Upgrades at Campus Utility Plants Drive Energy and Cost Savings
The NC State Facilities Division completed installation of three variable frequency drive (VFD) upgrades at two of five campus central utility plants that provide energy to NC State buildings.
At the Yarbrough Central Utility Plant, a VFD was installed on a condenser water pump and a chilled water pump. At the Cates Avenue Steam Plant, a VFD was installed on the condenser water pump.
These upgrades were completed through the joint efforts of Design and Construction, Utilities and Engineering and Energy Management. They are projected to save the university $40,000 per year, resulting in the upgrades paying for themselves in just over 6 years.
VFDs are used to control the operating speed and torque of electric motors. VFDs work by varying the frequency and voltage supplied to the motor, allowing it to operate at optimal speeds based on the load and requirements of the system. The installation of VFDs lead to reduced motor speeds, soft start and stop, energy optimization, energy recovery, and reduced wear and tear. This reduction in energy usage by VFDs also results in a longer life expectancy for the pumps they are controlling, lowering operating costs and maintenance. The benefits of VFD upgrades allow NC State Facilities Division teams to focus on plant optimization.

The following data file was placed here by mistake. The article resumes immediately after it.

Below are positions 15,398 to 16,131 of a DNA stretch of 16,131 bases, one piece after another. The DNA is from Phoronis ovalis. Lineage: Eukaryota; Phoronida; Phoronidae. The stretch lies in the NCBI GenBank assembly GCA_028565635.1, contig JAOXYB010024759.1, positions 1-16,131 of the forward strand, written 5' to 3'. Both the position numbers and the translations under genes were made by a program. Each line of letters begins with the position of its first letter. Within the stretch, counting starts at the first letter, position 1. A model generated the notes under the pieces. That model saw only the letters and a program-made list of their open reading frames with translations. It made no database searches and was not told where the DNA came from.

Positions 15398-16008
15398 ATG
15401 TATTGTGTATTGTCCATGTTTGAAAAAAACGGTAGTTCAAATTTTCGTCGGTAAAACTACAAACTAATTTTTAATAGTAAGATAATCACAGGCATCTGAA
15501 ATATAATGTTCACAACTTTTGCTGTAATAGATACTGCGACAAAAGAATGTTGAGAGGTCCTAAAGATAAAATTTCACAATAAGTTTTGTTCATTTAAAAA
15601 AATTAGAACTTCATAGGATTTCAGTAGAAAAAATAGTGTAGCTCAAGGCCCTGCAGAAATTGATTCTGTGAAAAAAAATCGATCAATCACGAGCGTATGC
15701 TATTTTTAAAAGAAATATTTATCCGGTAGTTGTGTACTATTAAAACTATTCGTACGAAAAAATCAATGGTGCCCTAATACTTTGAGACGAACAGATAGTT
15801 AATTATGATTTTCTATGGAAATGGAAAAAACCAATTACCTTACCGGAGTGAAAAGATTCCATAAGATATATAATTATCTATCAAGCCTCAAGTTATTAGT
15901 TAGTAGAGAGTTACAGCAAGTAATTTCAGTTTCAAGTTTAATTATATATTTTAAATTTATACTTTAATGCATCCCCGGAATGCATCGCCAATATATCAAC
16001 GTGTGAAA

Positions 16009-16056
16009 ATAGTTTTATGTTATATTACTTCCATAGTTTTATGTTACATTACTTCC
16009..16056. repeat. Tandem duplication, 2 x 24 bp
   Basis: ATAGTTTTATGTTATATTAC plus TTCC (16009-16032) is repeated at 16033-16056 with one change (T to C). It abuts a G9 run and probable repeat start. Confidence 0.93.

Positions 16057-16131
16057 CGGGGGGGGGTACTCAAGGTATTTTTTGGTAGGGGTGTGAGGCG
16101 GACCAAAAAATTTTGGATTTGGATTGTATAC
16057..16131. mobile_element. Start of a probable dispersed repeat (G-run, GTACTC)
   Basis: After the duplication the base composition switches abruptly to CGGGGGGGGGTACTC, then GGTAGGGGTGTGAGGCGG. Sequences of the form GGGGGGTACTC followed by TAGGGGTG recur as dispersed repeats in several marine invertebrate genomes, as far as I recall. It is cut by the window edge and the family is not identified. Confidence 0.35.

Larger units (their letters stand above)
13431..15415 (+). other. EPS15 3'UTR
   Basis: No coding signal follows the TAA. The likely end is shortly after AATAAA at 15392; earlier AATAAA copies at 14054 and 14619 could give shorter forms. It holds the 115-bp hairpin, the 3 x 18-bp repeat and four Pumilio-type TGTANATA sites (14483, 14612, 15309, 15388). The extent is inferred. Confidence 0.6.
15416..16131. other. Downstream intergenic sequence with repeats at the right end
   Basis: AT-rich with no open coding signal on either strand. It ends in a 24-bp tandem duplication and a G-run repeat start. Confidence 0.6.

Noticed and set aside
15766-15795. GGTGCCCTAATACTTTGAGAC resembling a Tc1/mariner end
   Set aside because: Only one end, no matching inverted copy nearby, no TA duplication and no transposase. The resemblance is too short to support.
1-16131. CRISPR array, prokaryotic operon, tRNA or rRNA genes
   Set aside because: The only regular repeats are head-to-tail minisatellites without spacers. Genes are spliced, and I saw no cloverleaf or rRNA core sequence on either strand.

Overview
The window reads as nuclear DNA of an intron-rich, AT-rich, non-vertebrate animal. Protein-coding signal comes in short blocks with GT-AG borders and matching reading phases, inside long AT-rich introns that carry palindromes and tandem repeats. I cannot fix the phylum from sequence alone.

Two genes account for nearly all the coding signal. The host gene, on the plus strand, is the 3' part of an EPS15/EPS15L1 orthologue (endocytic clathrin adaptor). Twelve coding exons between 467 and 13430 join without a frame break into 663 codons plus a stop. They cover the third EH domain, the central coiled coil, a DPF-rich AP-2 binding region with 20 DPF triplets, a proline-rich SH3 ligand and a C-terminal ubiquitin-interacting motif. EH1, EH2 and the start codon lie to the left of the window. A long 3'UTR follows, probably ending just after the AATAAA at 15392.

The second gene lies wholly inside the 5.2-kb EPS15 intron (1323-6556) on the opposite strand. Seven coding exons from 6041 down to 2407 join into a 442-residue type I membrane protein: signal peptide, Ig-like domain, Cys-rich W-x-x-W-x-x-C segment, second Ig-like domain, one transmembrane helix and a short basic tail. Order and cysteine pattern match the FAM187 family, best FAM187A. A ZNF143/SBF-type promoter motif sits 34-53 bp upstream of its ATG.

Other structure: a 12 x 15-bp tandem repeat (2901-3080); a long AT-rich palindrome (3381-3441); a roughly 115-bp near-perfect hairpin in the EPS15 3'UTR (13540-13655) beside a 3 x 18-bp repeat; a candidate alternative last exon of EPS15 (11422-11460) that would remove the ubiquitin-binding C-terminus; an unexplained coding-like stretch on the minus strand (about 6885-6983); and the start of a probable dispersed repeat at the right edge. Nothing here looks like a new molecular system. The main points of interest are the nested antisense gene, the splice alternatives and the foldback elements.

NC State Energy Management researches, evaluates and deploys energy efficiency technology to reduce energy use intensity by 40% from the 2003 baseline and water consumption by 65% from the 2002 baseline. These efforts are part of the university’s commitment to reach climate neutrality by 2050 as approximately 75% of NC State’s Raleigh campus climate footprint is due to campus energy consumption.
There are numerous opportunities for faculty, staff and students to collaborate with Energy Management and help achieve these goals. For more information, contact firstname.lastname@example.org.
This post was originally published in Sustainability News.